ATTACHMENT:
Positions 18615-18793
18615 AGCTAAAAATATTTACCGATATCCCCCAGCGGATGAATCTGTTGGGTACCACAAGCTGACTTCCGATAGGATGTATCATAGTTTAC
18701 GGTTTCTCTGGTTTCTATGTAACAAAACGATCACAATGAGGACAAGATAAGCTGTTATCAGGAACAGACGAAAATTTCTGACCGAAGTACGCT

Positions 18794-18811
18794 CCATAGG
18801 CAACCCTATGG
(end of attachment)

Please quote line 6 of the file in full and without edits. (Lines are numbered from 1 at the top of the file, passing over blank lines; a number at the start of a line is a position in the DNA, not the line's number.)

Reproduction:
18801 CAACCCTATGG